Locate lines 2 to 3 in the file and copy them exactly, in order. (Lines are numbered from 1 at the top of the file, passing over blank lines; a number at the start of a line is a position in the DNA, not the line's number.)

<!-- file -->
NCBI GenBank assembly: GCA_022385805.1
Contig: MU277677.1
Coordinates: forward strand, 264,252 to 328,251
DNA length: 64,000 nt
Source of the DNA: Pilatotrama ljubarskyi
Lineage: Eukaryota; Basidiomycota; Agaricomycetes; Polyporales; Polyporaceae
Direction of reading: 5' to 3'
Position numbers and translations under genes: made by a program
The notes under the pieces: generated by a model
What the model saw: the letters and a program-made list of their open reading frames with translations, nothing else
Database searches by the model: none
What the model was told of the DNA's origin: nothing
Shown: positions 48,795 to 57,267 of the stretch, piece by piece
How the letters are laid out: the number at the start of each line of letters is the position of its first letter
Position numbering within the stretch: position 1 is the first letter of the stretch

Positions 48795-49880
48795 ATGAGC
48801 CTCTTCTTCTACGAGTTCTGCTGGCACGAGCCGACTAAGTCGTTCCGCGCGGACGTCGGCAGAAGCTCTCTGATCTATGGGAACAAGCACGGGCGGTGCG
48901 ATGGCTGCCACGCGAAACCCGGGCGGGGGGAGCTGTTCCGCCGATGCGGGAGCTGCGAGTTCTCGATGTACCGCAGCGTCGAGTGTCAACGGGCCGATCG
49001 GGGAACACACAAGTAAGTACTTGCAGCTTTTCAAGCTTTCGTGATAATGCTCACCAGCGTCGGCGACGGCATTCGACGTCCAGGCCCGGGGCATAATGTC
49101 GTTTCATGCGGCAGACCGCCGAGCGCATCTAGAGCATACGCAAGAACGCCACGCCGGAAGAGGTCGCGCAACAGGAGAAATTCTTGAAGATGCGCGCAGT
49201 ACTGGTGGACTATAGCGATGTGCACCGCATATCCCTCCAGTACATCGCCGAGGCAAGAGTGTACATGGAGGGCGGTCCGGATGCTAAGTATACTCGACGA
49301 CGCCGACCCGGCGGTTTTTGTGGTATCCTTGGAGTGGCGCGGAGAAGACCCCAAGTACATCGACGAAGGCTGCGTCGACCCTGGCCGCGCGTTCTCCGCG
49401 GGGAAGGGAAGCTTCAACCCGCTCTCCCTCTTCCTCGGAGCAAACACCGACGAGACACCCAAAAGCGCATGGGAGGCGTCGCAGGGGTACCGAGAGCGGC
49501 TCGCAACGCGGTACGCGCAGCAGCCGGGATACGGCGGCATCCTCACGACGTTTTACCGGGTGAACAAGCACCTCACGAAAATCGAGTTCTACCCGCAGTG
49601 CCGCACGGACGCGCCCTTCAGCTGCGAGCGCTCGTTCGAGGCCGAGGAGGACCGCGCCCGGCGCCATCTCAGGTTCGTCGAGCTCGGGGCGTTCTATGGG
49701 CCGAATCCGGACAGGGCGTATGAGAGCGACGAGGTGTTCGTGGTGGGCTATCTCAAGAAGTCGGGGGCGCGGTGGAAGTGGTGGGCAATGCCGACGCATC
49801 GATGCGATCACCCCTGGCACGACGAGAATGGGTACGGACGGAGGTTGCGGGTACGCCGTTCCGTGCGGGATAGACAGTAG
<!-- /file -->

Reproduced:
Contig: MU277677.1
Coordinates: forward strand, 264,252 to 328,251